Obviously a good number of the Corinthian Christians were not in the habit of examining themselves like that, having a party with those they                  liked was much more important them. God didn’t let them slide; to him the death of his Son Jesus Christ and Christ-honoring behavior are very            serious matters and he promptly and severely disciplined a number of them including with sickness and even death. Wow! That kind of                            seriousness might empty a church – literally.

  • The second time Paul told the Corinthian Christians to examine, to test themselves was in regard to the genuineness of their faith; notice, not the sincerity of their faith but the genuineness, because you can sincerely believe something and yet be dead wrong, and what and who you believe will direct your life.

The issue here was that there have always been those who want to use God for their own ends, change the heart of the Gospel, highjack the                       church, and use scripture as means to support their own preferences, desires, and agendas. In order for them to be successful they have to                       discredit genuine leaders and examples of the faith, in this case Paul, who founded the Corinthian church, and apostolic doctrine.

It seems these usurpers were having a measure of success and were leading people astray. Interestingly Paul not only defends his apostleship and          the genuineness of his own faith, but he also asks the Corinthians (whom loves and deeply cares about) to examine their own faith. In a sense he            asked them to do a faith quality control. The goal of this kind of self-examination is about maintaining a high standard, living and discerning out            of our core beliefs, and continuing in and excelling with what is right and good.

The kind of continuing self-examination the Apostle Paul encourages every believer in Christ to practice has real benefits:

  1. It keeps our relationship with Jesus on track and real.
  2. It helps us to relate to in harmony and unity with other believers and treat all people with Christlikeness.
  3. It enables us to grow spiritually and as a person by being brutally honest with ourselves and dealing with stuff we need to deal with.
  4. It helps us to maintain our core beliefs (the faith) in the middle of the pressures of life, spiritual attacks, evil, and constant changes.

Ready to turn that spotlight on yourself?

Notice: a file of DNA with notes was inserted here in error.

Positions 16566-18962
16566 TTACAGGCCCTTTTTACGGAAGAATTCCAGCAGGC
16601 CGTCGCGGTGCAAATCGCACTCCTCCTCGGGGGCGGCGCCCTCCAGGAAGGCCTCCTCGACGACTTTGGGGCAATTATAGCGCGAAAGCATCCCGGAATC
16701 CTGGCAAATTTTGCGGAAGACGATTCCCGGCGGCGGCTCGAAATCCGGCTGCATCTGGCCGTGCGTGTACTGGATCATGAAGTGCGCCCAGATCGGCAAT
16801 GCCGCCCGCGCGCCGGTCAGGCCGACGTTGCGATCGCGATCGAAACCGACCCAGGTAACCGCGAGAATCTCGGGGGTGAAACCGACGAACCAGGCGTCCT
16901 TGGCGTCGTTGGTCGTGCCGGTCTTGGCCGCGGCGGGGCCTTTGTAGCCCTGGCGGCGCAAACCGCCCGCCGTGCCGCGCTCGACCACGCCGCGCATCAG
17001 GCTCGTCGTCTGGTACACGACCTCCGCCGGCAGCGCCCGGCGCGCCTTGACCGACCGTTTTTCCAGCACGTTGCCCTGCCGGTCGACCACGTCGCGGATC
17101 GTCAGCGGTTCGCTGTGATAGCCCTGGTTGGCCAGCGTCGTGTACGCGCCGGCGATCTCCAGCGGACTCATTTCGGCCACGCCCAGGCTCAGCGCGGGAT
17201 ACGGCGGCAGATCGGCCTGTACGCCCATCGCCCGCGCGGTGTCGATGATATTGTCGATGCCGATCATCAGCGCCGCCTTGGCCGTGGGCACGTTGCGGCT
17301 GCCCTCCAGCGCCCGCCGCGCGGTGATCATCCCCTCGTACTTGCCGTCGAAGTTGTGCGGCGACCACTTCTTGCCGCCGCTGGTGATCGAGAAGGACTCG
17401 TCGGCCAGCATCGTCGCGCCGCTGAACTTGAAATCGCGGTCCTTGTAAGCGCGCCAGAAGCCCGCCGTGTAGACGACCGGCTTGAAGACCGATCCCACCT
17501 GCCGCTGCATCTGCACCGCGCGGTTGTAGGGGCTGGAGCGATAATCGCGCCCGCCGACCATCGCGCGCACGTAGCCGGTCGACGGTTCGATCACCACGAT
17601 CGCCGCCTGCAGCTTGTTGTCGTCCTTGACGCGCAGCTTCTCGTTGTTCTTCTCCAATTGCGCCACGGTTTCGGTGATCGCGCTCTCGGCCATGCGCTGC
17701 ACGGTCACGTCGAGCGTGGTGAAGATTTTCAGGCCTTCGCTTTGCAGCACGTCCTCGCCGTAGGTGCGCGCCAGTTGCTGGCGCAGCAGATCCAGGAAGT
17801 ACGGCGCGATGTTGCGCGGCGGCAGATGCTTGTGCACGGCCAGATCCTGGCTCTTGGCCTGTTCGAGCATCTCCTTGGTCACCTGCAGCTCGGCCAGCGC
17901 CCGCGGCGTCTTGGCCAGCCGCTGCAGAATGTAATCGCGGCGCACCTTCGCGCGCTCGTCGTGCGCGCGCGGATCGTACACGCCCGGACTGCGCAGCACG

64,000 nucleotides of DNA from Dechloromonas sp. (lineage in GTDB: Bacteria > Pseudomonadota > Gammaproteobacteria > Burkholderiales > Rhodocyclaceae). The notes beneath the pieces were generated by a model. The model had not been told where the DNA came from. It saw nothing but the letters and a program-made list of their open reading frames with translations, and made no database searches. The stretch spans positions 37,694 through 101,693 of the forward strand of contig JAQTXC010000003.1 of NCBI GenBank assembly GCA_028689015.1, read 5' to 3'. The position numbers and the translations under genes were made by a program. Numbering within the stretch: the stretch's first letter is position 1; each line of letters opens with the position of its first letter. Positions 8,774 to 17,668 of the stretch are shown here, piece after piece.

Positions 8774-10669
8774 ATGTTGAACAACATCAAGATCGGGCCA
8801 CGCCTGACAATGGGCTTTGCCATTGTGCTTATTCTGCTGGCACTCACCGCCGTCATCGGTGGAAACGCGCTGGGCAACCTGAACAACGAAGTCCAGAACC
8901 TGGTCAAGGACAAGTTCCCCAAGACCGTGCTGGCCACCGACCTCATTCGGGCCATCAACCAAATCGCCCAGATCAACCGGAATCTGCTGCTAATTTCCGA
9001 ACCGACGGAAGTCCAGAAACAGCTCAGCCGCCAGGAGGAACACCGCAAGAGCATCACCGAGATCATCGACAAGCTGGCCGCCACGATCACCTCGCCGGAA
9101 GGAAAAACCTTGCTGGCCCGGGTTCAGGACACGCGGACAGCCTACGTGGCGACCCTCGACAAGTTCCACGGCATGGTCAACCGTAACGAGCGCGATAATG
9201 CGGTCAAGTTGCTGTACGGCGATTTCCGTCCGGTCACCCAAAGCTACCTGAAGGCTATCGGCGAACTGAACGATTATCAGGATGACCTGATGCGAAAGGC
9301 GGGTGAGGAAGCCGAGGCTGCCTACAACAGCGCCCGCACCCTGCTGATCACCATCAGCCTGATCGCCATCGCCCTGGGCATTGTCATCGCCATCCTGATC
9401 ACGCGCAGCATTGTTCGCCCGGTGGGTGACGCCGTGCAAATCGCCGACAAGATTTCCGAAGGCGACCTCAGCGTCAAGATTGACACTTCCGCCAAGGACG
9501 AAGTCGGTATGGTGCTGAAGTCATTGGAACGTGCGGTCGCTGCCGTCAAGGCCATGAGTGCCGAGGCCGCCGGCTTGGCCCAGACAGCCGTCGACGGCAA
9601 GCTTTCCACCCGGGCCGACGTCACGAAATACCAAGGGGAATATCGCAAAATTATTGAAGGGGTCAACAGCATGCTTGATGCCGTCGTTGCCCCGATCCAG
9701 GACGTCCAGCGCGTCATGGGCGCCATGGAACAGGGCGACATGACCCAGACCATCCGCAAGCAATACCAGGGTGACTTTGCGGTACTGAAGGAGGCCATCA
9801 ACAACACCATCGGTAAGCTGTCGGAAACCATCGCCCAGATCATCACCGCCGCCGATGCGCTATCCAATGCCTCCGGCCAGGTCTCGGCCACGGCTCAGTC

To God be all glory, Pastor Hans

 

 

 

 

 

Read Full Post »

“We believe that we are all saved the same way, by the undeserved grace of the Lord Jesus” Acts 15:11 (NLT). But that wasn’t what everybody in the room where the Apostle Peter spoke those words believed. It was their disagreement on this very point why they had this meeting in first place. It is still a point of contention today. So what do you believe when it comes to being saved?

Of course you have to first settle what is meant by “saved”? Saved from what? The short answer is, saved from sin, death, and the judgment of God. All three of these are universal afflictions, problems, and dilemmas for all of mankind, including you and me. They are as inescapable and as they are real.

Maybe your response is, “Hogwash, typical religious speak,” maybe the above merely elicits a benevolent but dismissive smile, maybe you agree but you have different solution from “the undeserved grace of the Lord Jesus.” One thing is clear; we all believe something or another. However, mere belief does not make you right, or me for that matter, it simply puts us into different corners in the room of beliefs.

Some things are more important than others, and then some things are crucial. Of course it is difficult to agree on what those are as well. When Peter spoke the words you read above, he wasn’t suggesting that this was matter where everyone gets decide what works for him or her, that this was what he and some others believed but that someone else could believe something entirely different and be right. Peter wasn’t propagating the notion that what is most critical in regard to God, our sin, our accountability to God, and our eternal destiny is that we feel comfortable with it. No! Peter was declaring a fact, a universal truth, an inescapable reality, “We are all saved the same way, by the underserved grace of the Lord Jesus Christ.” We are either saved by Jesus Christ or not at all, There is salvation in no one else! God has given no other name under heaven by which we must be saved” Acts 4:12 (NLT), “Anyone who believes in God’s Son has eternal life. Anyone who doesn’t obey the Son will never experience eternal life but remains under God’s angry judgment” John 3:36 (NLT).

You can insist on your opinion, shout as long as you want to from your corner of the room on how much you disagree, but it will not change your need salvation, for forgiveness, for eternal life. You can declare and embrace alternatives that sound good, seem reasonable, and feel right, but they will not eliminate your absolute need for Jesus Christ, There is a way that seems right to a man, but its end is the way to death” Proverbs 14:12 (HCSB).